According to a September 2022 study for the US Department of Energy, using infrastructure of an existing coal plant can reduce a nuclear plant’s capital costs by up to 35 per cent.
It’s not just about the economics, however, but also the environment. Replacing just one of Australia’s 50 coal generators with nuclear would remove around 1.6 million tonnes of CO2 annually, equivalent to the emissions created by nearly 900,000 cars running on petrol.
Nuclear would also avoid the environmental damage of thousands of kilometres of transmissions lines connecting new wind and solar projects.
It’s good for workers too. Nuclear plants deliver more jobs, and better-paying ones, as they can produce more electricity, rely on more value-added supply chains and higher-educated workers.
In replacing coal for nuclear, most plant workers can live in the same town and stay in the same occupation, albeit work in a cleaner and safer workplace. Wyoming is a case study for North America, as Poland is for Europe. Poland too relies on coal for around 70 per cent of its electricity and it has Europe’s largest reserves. After its Ministry of the Economy identified nuclear as the most cost-effective method to decarbonise, Poland embarked on its own coal to nuclear transformation.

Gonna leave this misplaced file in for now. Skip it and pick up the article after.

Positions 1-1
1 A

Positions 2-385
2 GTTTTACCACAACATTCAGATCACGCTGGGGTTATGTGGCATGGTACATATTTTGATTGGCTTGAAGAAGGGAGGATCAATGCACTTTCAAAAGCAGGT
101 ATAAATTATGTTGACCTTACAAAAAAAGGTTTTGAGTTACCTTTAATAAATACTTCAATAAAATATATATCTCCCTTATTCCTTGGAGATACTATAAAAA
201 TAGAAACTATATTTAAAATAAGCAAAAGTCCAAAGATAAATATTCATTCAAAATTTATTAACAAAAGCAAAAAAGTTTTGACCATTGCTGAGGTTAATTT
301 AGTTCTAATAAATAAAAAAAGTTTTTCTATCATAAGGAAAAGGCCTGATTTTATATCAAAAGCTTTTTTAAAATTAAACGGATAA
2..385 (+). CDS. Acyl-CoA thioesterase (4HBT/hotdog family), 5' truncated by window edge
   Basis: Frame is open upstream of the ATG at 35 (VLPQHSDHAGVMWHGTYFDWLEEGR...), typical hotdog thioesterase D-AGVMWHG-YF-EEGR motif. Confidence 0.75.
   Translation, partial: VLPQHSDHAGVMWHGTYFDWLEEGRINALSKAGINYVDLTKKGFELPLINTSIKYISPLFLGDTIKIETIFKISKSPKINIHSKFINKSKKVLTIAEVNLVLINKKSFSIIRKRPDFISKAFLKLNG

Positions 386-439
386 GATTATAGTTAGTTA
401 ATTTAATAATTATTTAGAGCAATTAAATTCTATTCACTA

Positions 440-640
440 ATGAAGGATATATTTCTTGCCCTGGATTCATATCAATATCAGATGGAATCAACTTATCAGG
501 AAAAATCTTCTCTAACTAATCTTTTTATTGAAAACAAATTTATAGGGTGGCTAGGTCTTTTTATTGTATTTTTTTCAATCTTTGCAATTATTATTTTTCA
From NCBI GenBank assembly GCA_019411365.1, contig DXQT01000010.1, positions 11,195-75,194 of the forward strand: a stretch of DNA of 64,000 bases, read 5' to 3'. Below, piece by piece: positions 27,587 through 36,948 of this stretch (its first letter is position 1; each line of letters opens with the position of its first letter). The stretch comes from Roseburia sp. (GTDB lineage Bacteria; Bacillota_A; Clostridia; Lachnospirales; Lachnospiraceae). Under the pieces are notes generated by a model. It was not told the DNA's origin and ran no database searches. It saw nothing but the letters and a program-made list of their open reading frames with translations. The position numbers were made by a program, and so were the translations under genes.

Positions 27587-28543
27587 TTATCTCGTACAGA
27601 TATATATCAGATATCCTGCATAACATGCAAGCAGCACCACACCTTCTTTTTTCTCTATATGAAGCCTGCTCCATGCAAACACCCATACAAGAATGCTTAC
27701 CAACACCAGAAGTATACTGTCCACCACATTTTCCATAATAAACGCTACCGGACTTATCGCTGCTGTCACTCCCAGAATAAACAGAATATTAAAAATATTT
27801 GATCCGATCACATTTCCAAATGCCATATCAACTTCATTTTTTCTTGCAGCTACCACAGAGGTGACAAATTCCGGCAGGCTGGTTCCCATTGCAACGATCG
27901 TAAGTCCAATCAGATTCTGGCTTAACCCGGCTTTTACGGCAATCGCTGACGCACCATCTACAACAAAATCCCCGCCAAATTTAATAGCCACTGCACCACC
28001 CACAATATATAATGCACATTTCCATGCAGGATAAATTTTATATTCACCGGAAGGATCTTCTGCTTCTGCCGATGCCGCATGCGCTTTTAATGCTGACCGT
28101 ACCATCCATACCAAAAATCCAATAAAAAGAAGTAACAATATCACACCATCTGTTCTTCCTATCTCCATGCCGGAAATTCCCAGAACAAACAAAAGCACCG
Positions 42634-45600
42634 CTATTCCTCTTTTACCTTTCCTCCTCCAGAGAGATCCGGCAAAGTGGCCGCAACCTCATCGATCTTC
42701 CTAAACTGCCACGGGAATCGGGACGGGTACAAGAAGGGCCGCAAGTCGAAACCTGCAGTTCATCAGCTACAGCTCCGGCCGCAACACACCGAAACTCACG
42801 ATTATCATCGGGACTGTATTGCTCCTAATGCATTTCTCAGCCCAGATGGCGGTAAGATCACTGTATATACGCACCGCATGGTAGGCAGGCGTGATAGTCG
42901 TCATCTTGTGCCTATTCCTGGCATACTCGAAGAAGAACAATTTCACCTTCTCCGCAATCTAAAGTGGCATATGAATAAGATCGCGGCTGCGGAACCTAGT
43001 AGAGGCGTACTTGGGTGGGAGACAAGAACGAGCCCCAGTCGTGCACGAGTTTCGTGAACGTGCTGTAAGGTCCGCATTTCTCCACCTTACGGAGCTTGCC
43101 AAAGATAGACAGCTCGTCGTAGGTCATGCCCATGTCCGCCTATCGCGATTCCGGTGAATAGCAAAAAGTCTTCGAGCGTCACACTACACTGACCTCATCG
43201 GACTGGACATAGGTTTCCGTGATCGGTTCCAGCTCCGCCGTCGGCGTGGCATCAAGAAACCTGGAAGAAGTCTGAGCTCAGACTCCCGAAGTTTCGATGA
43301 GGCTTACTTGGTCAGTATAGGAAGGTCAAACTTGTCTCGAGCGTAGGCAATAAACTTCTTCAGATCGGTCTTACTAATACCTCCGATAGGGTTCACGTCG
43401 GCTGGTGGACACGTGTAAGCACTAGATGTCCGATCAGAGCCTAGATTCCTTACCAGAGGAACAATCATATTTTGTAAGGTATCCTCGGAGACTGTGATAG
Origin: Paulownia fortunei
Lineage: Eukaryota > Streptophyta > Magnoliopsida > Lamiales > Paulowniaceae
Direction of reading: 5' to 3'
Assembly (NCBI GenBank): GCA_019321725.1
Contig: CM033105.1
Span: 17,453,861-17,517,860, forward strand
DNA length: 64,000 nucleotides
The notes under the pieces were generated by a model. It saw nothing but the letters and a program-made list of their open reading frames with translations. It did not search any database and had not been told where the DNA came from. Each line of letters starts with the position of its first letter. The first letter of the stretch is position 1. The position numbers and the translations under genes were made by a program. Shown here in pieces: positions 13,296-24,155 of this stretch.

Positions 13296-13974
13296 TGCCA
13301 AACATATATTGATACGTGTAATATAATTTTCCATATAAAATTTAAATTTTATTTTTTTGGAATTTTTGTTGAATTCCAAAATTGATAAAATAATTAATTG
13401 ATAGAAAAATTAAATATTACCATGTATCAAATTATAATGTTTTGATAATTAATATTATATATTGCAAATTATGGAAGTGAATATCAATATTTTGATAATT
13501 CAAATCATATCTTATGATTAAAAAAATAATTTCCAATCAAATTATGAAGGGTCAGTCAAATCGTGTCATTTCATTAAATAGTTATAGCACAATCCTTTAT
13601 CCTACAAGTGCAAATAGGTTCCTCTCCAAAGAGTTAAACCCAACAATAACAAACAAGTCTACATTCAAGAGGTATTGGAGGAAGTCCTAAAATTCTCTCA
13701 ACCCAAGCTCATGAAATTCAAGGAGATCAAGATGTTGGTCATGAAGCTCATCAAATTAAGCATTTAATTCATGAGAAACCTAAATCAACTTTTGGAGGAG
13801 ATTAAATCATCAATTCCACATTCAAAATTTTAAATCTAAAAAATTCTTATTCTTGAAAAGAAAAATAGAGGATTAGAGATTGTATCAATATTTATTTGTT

According to a poll by research agency CBOS in December, 75 per cent of residents support the move. Meanwhile, in Australia, the Albanese government’s climate and energy policies are in tatters, yet it still refuses to contemplate zero-emissions nuclear technology. Labor has broken its promise of lower power prices and a reliable grid and it’s falling short of its renewables and emissions reduction targets. It demonises coal, yet Australia’s remaining 17 coal plants are what keeps the lights on – for now.
Labor’s policies are driving a premature closure of coal plants, with 80 per cent of baseload power set to exit the grid by 2035. Without like-for-like replacements, Australia will become weaker and poorer, and communities with coal plants will be the most vulnerable. This is madness and I suspect high energy-IQ communities know it.